• Patients sometimes forget insulin doses, which reduces the drug’s A1c-lowering efficacy, but we can now offer alerts, alarms, or reminders with fairly simple technology.
    • Some patients list injection pain as an obstacle, but this is becoming less of a problem with newer insulin pens and pumps.
    • Combining insulin with an SGLT-2 inhibitor can address concerns of weight gain (since SGLT-2 inhibitors have been associated with weight loss).
    • Providers shouldn’t be positioning insulin as a last resort or sign of treatment failure, and should consider CGM for their type 2 diabetes patients who are particularly prone to or afraid of hypoglycemia (or, individuals with hypoglycemia unawareness).
  • Dr. Fonseca also established, early on in his talk, why earlier intervention with insulin is beneficial in diabetes care. Data shows that insulin therapy not only improves glycemic control, but empowers patients and enhances quality of life. As we push for greater consideration of outcomes beyond A1c, we’re particularly excited to see data linking insulin to time in zone and quality of life metrics. While he said the diabetes community is not yet sure why insulin improves patient quality of life, Dr. Fonseca suggested a few possible explanations – tighter glycemic control, a greater sense of self-efficacy, or sharpened cognitive function (also associated with blood glucose-lowering).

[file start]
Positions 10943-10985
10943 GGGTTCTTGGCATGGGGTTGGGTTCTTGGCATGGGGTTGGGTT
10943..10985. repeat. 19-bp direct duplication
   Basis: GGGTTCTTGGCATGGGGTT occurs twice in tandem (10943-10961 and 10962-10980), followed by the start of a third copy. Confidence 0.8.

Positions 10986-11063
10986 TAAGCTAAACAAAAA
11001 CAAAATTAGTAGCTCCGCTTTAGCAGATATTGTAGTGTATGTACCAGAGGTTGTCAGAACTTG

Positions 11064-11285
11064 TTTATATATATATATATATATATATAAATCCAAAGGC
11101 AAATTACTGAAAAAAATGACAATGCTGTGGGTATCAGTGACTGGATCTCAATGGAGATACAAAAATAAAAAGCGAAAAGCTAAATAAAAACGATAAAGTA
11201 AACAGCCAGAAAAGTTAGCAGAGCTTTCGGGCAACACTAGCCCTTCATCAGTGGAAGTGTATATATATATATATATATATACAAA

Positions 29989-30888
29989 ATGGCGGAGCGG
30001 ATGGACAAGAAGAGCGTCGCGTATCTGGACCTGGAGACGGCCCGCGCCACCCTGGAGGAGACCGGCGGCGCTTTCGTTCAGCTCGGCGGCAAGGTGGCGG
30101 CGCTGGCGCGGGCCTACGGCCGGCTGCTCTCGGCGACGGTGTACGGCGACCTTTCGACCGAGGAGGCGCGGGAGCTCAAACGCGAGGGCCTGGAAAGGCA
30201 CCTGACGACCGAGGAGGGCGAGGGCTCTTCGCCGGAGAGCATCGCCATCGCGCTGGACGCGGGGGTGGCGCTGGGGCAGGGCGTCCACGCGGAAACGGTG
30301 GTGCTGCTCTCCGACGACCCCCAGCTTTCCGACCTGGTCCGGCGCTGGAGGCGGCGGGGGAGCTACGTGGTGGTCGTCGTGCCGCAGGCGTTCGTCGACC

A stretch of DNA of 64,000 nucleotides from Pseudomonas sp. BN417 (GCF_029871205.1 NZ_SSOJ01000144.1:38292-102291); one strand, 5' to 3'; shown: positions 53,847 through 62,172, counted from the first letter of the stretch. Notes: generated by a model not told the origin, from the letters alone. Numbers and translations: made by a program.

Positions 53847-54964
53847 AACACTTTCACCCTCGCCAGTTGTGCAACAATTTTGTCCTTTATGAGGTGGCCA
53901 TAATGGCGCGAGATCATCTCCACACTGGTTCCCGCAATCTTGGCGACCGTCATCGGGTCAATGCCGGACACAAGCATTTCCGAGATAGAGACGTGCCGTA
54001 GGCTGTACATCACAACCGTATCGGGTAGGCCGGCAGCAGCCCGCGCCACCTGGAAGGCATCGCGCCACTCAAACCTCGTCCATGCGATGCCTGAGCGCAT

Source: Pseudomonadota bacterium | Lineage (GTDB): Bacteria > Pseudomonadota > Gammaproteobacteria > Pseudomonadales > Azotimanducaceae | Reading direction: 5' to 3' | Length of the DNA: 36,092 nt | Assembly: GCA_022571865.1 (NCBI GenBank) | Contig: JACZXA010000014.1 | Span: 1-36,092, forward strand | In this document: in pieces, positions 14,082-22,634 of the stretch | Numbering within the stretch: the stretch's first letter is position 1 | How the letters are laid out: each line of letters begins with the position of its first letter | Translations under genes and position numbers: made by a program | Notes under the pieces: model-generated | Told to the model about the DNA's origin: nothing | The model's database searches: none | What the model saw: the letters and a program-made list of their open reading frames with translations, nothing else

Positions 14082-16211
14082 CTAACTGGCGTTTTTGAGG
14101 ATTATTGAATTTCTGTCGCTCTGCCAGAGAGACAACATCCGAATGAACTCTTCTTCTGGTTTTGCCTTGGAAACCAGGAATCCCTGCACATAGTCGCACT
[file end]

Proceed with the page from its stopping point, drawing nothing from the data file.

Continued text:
9. How to Modifiy the Modifiable Risk Factors in CV Prevention